All that glitters...
It’s been a month since I started in this new job and, #spoileralert, it has been a steep learning curve.
Like all new jobs, it has come with new responsibilities and accountabilities, as well as new rhythms and rituals and colleagues. ANU Council meets next week and the preparation for those meetings is impressive and thorough. There have been lots of acronyms and forms and paperwork and organisational charts; and I have rediscovered that four letter acronyms are my kryptonite. I have visited nearly all the Deans in their offices now and have also met people from all over campus, and I know I will meet so many more over the weeks and months to come. I haven’t got lost yet and today I even found a shortcut in Coombs that I remember from being a kid here. And I have already witnessed amazing acts of kindness and compassion and sheer relentless hard work – it makes me very proud of this place and also acutely aware of how much more we have to do.
Over the weekend, there was email, cricket and a serendipitous meeting with one of my students on campus, and just enough sunshine and warmth that I could smell the gum trees for the first time in a while. And there are some genuinely magnificent gum trees on this campus. There is one that grows right near the edge of my old precinct. It has these really long tapered leaves – like the kind in children’s books. An old friend of mine collected leaves from that tree and gilded them for me. It was an unexpected gift (a bit like my ANU hard hat).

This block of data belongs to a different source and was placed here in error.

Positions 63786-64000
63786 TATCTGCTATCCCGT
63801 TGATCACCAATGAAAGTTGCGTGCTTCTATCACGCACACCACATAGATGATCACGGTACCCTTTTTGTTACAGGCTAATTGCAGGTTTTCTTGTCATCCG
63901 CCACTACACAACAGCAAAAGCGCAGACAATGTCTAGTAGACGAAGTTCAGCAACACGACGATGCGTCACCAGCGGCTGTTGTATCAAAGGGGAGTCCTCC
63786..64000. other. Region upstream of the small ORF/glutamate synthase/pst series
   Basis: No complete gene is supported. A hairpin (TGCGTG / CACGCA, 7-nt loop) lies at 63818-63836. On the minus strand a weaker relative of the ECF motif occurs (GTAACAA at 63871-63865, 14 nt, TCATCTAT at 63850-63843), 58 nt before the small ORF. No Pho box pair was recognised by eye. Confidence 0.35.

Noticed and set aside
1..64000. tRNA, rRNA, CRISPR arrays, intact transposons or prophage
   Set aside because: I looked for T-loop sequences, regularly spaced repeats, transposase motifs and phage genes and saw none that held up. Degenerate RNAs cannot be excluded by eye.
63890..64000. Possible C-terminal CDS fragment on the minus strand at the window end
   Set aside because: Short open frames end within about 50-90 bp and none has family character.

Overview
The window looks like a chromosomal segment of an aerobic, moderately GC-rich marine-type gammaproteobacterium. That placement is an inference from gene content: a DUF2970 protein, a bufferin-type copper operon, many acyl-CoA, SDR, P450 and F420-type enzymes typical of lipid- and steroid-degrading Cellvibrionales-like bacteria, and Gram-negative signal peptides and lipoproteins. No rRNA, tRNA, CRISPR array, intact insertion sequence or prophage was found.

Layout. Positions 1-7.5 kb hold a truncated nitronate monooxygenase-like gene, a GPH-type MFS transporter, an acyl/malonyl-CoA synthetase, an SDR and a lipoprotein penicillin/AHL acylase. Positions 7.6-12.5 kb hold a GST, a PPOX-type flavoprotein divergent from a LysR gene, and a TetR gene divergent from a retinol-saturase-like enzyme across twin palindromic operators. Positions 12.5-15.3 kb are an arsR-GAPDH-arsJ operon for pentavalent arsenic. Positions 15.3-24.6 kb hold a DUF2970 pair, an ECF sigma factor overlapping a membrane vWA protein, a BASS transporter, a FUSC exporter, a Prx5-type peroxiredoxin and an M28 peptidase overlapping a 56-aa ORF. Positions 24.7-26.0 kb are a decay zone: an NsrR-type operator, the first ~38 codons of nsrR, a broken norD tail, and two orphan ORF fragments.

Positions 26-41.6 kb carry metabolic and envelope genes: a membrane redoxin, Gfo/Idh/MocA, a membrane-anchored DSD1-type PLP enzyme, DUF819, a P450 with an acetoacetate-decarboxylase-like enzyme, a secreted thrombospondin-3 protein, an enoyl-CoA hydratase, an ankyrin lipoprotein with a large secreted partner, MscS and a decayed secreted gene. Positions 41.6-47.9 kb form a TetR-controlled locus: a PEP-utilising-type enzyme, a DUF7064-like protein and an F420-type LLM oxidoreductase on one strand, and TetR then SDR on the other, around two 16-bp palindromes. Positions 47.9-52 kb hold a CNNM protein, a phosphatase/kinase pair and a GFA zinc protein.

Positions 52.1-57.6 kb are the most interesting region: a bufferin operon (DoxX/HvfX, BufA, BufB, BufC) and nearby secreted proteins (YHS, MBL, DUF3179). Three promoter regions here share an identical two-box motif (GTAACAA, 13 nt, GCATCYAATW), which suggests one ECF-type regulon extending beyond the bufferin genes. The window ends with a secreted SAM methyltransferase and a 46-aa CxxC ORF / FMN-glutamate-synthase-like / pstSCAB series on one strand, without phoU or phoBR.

The paint has preserved them, so that no matter where I go, this place is with me. The paint also let me really see those leaves anew and gave me the space to think about their beauty, and about this place.
Last week, I learned that there are 9,828 trees on our Canberra campus. That’s a lot of beauty and a lot of wonder and lot of responsibility.
After six years here, I thought I knew the campus pretty well. But I certainly didn’t know how many trees we had until I started this role. I think it can be easy to grow too used to what we see every day, to take it for granted or ignore it. Sometimes a big change can shake us out of this mindset and sometimes just a little one. One month in, I have had big changes and little ones, and I am relishing the opportunity to see this place anew.